Inflation requires a large vacuum energy, due to the potential energy of a slowly-rolling scalar field, in order to cause the early universe to expand exponentially quickly. While this addresses the problems mentioned above, this accelerated expansion is also extremely efficient at diluting the universe of all other matter, leaving only the vacuum energy behind. Thus, within inflation, the question of the origin of the hot big bang becomes the question of how our huge universe, bereft of matter save for the potential energy of the inflaton and fleeting quantum fluctuations, is ultimately populated with the hot plasma of quantum fields that eventually cools to make galaxies, stars, planets, and you.

To get a handle on how this large vacuum energy can be converted into regular matter fields when inflation ends, it is useful to look at a caricature of an inflaton potential.


As one can see, this consists of a remarkably flat portion, along which the inflaton slowly rolls, leading to inflation, followed by a piece where the field can pick up speed and cease to behave as a cosmological constant. It is this piece in which we will be interested. As the inflaton starts to oscillate rapidly around its minimum, there are two possible damping terms through which it can dissipate energy. One is natural redshifting due to the expansion of the universe. But the second is through decays to other particles. This can be quite an efficient process, and the energy density in the inflaton can be smoothly converted into that of a thermal bath of particles to which it couples. This process is known as reheating, and provides one possible way in which inflation can answer our question.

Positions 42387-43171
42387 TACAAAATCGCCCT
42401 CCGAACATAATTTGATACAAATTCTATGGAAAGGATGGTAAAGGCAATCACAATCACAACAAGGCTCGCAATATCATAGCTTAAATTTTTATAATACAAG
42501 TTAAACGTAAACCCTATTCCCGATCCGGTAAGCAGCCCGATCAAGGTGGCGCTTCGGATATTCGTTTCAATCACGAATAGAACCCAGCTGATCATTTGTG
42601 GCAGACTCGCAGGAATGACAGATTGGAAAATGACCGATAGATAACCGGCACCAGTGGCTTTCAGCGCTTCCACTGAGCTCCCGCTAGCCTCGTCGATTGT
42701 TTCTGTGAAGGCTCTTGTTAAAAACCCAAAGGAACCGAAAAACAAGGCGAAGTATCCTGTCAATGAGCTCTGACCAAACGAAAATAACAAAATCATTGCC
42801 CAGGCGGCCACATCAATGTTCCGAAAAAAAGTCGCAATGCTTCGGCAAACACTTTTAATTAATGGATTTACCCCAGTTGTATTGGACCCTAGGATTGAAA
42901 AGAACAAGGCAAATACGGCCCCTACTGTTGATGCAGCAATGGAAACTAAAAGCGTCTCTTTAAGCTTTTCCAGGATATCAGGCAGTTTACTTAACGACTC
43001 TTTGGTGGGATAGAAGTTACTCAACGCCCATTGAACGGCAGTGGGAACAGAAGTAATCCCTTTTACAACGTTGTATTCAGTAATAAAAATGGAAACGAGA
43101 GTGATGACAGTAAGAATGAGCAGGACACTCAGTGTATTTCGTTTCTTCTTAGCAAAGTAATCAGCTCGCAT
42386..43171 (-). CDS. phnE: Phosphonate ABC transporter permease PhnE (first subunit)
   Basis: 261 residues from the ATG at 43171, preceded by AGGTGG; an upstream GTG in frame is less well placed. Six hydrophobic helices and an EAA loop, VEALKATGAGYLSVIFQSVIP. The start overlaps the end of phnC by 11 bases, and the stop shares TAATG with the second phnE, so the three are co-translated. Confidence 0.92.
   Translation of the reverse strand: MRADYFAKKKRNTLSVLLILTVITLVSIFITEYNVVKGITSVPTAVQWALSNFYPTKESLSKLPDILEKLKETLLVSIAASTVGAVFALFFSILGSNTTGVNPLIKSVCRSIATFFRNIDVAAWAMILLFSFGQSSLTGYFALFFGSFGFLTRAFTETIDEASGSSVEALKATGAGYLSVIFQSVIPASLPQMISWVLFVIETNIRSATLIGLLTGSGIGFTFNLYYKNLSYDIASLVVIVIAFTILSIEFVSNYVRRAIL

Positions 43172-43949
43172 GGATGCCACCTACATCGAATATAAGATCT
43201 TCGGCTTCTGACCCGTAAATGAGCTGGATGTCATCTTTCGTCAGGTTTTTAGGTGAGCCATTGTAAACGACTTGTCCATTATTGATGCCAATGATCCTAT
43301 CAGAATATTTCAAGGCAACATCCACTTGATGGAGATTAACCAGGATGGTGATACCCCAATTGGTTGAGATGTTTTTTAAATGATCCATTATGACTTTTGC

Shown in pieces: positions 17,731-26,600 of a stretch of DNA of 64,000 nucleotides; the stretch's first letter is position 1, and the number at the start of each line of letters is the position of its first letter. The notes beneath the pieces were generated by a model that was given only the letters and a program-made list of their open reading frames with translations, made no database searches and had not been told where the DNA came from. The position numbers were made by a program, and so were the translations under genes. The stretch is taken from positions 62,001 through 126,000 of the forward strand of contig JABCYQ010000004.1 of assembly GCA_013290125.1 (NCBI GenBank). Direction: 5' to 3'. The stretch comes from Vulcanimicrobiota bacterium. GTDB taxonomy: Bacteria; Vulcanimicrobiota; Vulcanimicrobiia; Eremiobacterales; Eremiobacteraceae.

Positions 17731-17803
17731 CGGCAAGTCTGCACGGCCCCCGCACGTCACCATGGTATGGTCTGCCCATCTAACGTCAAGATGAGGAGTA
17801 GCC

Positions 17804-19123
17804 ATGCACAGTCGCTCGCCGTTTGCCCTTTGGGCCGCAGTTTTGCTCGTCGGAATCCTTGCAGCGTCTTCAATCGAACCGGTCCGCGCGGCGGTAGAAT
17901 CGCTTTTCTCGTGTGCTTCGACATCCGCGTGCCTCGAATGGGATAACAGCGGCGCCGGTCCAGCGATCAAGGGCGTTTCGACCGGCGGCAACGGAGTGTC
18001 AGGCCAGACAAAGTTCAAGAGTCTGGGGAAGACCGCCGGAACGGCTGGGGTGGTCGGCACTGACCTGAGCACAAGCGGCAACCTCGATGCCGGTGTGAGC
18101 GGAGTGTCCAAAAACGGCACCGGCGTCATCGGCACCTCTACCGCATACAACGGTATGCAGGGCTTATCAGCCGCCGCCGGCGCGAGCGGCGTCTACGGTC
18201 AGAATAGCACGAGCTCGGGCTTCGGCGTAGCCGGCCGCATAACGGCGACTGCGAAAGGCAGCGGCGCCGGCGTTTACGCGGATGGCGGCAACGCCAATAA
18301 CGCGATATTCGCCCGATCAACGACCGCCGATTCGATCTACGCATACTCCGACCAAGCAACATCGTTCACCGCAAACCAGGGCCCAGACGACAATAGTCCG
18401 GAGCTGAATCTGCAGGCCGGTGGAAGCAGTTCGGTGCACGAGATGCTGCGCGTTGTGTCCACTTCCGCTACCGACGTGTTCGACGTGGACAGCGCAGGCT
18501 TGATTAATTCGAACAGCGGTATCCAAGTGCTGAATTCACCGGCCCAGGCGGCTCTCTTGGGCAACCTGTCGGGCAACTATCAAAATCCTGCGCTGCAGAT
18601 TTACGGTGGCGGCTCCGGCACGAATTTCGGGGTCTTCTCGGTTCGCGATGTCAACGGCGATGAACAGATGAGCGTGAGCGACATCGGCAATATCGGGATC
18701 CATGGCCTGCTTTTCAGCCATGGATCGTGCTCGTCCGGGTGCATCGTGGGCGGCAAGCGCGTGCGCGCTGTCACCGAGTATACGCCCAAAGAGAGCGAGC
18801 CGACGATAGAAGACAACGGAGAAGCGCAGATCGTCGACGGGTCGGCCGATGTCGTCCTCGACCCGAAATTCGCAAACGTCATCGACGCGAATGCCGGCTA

There is, however, a subtlety that can arise in this picture. The way I described it above, one pictures the decay of the inflaton as rather like a pendulum swinging in air, gradually transferring its energy to the air molecules through friction, and gradually coming to a halt. Indeed, this is a possibility, but it is not the only one. In fact, now that we’ve mentioned swinging, you might be able to imagine what else can happen. Anyone who has sat on a swing knows that if you are given a big push, and just sit on the swing, you will swing back and forth, and gradually come to a halt, as I described for the pendulum. However, one doesn’t have to be so passive, and every child knows that by kicking ones feet at just the right times, one can actually get the amplitude of the swing to grow larger and larger. This is a phenomenon that physicists call resonance.

How might this apply to the inflaton? Obviously, the inflaton doesn’t get to kick its feet – it has a natural frequency governed by the curvature of the potential, and roughly speaking that’s all there is to it. However, if one thinks in Fourier space, one can see that the equation governing how the inflaton decays into other matter fields depends on the wavelength (and therefore frequency) of those fields, or modes (it is, for you experts, a Mathieu equation). For a given inflaton potential, the natural frequency of the inflaton’s oscillations has no particular relationship to the frequency of a randomly chosen mode. However, there are certain ranges of mode frequencies for which the oscillations of the inflaton are just right to excite those modes resonantly, pumping lots of energy into them, just like the child on the swing. This is called parametric resonance, and for the case of the inflaton’s decay into matter, the whole process is referred to as preheating.